From New Zealand you could go half way around the world for the price of a flight to Tuvalu.
After stopping in Fiji, you fly due north for three hours on a small turboprop plane and drop down on a sliver of land in the vast expanse of the Pacific Ocean.
There may be two attempts if there's a dog on the runway.
When the few flights aren't due in or out, the tarmac becomes a sports pitch, a walking and jogging strip and children's playground.
But a tour operator Susana Taafaki says tourists do come from all over the world, some to visit historic world war two sites and others who've heard about Tuvalu's fight against the impacts of climate change.
The UN World Tourism Organisation reports the low lying coral atoll nation of just under 11,000 people is the least visited country in the world.
Just 2000 people visited in 2016, many of them business people and those involved in aid and development.
Tuvalu's government now wants to develop a tourism policy that embraces the fight against climate change, getting tourists involved in protective planting for example.
Tourism Minister Taukelina Finikaso told a conference in New Zealand last week the new policy should incorporate a rebranding of the country's tourism sector in response to the climate crisis.
"We're trying to brand our tourism according to climate change in such a way that we can also develop some responses to climate change like when tourists come to Tuvalu, for them to participate in planting of mangroves and other trees that can help save the landscape from being washed away," he said.
Expensive airfares, limited digital access and difficult entry to the lagoon for cruise ships were challenges for Tuvalu, he said.
The minister said Tuvalu was hoping for assistance from other countries like Indonesia, Australia and New Zealand to develop a tourism policy.
But can Tuvalu's battle against rising seas attract more than the intrepid travellers visiting at present?
Michael Sinzer was among the few tourists on the main atoll Funafuti last week.
He had sailed his boat there from Europe on his way to Fiji after googling Tuvalu to see whether it was worth the stop.
What he read had piqued his interest.
"The islands will sink soon, it may be the last chance to visit them, it's small," he listed.
"OK we have to go there to figure this out."
He was seeking permission to get out to remoter spots away from the motorbikes and crowded dusty capital.
He was sure the diving at the passes into the lagoon would be rich with marine life and he was keen to sail to a conservation area but the fee to get there was off-putting.
Curiosity had also tempted an Eastern European couple spotted walking the length of Fogafale, the main island of Funafuti, on their two day trip to Tuvalu.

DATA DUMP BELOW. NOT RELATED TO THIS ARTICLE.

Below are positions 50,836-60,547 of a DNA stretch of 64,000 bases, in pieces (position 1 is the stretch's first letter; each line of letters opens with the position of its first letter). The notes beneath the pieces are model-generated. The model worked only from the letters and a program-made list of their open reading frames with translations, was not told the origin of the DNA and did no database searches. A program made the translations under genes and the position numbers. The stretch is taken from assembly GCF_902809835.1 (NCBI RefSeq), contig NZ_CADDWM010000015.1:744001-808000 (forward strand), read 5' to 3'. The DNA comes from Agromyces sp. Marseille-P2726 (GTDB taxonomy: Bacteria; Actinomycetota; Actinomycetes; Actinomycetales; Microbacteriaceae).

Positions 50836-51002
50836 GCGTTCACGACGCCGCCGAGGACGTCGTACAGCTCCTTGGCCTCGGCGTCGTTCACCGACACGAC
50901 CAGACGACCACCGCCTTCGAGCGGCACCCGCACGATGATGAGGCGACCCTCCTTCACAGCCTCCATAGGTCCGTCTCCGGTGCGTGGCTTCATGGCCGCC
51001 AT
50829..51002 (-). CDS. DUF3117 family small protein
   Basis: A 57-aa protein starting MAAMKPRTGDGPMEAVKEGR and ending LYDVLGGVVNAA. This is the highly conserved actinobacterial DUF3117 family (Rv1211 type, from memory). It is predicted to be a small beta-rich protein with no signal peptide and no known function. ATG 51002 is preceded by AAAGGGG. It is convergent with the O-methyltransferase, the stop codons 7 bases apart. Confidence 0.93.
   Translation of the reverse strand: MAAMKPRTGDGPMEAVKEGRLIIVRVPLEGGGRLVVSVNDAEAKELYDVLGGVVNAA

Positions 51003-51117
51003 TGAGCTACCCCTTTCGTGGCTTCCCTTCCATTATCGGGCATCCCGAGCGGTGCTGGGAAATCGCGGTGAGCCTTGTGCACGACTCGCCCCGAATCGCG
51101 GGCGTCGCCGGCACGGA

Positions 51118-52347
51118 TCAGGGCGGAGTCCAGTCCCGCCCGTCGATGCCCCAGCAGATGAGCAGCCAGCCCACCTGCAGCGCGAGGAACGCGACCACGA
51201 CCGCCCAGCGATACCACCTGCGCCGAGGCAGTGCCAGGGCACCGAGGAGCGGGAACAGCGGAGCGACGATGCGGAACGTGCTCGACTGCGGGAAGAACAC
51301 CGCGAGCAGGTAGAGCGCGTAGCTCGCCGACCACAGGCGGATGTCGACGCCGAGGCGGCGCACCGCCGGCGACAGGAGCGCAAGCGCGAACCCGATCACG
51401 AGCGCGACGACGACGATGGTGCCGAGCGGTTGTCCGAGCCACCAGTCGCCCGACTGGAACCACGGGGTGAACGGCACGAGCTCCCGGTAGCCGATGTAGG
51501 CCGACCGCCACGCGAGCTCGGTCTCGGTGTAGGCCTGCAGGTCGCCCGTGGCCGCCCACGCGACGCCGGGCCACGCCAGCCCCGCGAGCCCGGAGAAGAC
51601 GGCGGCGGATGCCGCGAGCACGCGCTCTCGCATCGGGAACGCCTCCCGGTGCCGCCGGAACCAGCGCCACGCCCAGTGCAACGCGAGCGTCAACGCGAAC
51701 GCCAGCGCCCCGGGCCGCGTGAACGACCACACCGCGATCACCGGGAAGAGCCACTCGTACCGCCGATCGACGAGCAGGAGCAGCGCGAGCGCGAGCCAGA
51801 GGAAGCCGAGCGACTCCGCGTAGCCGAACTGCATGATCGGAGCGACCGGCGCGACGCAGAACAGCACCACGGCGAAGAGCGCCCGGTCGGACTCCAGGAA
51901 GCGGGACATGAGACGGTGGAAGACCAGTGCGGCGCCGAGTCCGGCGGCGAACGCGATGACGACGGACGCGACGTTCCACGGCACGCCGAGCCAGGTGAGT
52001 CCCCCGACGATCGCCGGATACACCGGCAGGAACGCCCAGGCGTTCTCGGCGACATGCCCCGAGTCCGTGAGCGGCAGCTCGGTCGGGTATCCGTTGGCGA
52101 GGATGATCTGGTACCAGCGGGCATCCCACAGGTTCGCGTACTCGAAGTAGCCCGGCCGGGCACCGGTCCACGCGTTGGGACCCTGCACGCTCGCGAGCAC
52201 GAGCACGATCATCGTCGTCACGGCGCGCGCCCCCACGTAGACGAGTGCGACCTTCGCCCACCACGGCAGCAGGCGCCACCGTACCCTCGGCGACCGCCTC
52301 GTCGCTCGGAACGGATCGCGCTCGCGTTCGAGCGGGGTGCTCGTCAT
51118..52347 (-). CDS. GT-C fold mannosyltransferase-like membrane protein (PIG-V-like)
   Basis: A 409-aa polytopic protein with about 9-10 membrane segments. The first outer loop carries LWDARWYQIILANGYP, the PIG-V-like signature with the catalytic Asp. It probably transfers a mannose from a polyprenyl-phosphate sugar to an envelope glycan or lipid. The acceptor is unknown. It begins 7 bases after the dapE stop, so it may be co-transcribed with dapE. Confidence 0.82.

Expecting to find an idyllic beach they had come across the rubbish dump but were still glad they'd made the trip and could add Tuvalu to their list of unusual destinations.
"I told my friends and my family, you know it's the island who may be like the first on the earth will sink under water so we have to visit it before this happens," Zuzana said with a laugh, adding she would recommend it to their friends even though she found the locals' living conditions shocking.
Philatelist Hugh Bennet from Scotland was there to meet local stamp experts and visit the former British colony which had attracted interest from collectors worldwide during its stamp-producing heyday after independence.
"It's somewhere you think you might never get to and fortunately I have," he smiled, noting tourists need to be prepared for a non five star experience.
World War II relics on Tuvalu's atolls draw other intrepid tourists like retiree Steve McKinlay who had been to visit the atoll of Nukufetau.
His father, a Seabee during the war, had helped build a three kilometre long runway using coral mined from the lagoon.
"I went to follow up and see what was left of the air base."
The take-off spot for B-29 bombers, "a magnificent airstrip" was now overgrown with breadfruit and coconut trees and only one man was left on the island, Mr McKinlay discovered.
"His children are gone, his wife has passed away, he has a few chickens, three or four hogs."
Mr McKinlay said the island had potential to draw commerce and visitors.
A refurbished runway and "tremendous" harbour there for cruise ships could be the key, he said.
Good sport fishing and fantastic people meant it was ripe for tourism, he felt.
"I consider climate change a bunch of bunk. It's hype by a bunch of scientists trying to raise research dollars," Mr McKinlay said when asked whether climate change curiosity was a way to attract tourists.
Sally Round travelled to Tuvalu on a Pacific journalism grant funded by the Ministry of Foreign Affairs and Trade